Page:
Date of Award

5-2016

Culminating Project Type

Starred Paper

Degree Name

Special Education: M.S.

Department

Special Education

College

School of Education

First Advisor

Mary Beth Noll

Second Advisor

Jerry Wellik

Third Advisor

Janine Dahms-Walker

Creative Commons License

Creative Commons License
This work is licensed under a Creative Commons Attribution-Noncommercial-No Derivative Works 4.0 License.

Keywords and Subject Headings

self-regulation, disruptive, behavior

Abstract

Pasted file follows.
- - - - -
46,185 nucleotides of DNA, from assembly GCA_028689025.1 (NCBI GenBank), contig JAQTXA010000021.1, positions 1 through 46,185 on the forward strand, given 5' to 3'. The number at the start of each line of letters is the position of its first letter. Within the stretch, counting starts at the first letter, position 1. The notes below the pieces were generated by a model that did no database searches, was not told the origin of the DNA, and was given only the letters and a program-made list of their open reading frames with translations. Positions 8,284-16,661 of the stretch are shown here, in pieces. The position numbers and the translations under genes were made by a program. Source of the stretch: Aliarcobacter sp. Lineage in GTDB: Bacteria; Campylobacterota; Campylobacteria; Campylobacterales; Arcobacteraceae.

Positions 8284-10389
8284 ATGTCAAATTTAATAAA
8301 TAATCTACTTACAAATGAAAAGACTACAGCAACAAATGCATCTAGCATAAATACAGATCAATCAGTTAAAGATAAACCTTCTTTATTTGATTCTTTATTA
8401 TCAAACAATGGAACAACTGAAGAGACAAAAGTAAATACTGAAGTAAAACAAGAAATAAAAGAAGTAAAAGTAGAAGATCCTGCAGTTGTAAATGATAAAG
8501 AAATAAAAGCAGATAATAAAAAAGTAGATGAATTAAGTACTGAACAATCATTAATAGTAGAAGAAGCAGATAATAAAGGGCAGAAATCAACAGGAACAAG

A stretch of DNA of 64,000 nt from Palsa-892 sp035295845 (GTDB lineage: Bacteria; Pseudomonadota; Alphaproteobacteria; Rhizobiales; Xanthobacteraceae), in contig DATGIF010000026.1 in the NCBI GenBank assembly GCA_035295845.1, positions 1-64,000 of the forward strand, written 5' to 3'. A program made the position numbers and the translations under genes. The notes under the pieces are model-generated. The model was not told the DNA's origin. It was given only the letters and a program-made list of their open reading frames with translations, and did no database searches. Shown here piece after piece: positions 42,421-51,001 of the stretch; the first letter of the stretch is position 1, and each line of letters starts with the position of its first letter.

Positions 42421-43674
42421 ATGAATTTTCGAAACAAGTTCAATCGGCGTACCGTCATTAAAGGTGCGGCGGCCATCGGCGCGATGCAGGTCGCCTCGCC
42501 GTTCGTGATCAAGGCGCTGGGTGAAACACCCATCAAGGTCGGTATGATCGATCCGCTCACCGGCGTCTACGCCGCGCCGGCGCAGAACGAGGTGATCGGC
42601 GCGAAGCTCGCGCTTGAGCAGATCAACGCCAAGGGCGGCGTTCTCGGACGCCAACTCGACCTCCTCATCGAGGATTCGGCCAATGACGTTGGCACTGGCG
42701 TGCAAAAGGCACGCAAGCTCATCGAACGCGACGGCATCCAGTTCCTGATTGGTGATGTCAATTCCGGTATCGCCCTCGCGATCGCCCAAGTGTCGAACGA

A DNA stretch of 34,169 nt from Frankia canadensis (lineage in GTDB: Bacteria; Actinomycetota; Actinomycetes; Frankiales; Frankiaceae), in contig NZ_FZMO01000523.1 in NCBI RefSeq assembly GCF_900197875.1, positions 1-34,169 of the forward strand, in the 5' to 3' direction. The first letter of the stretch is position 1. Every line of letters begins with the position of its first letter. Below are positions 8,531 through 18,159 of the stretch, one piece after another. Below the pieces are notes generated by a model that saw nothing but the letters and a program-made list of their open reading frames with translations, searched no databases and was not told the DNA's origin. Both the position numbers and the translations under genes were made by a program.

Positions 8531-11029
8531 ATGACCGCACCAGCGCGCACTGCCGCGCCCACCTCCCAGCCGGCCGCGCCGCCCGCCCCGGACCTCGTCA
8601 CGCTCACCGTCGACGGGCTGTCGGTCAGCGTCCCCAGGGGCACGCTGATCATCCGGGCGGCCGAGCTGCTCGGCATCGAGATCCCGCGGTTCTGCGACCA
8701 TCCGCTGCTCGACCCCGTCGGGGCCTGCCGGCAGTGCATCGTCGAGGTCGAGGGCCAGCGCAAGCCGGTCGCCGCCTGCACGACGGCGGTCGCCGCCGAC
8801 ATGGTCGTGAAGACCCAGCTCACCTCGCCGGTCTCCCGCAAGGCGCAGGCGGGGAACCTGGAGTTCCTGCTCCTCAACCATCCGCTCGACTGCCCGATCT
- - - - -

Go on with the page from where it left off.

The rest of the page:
Social and academic skills are required for students to function successfully in school environments. Unfortunately, students diagnosed with disruptive behavioral disorders such as Attention Deficit/Hyperactivity Disorder (ADHD), Conduct Disorder (CD), and Oppositional Defiant Disorder (ODD) may not possess the necessary self-regulation skills that contribute to success in school environments (American Psychiatric Association [APA], 2013). Students with these chronic disorders often have difficulty completing school-related tasks and interacting appropriately with peers and adults. As a result, a student’s school performance is characterized by underachievement, disciplinary problems, and poor attendance (Reid, Trout, & Schartz, 2005).

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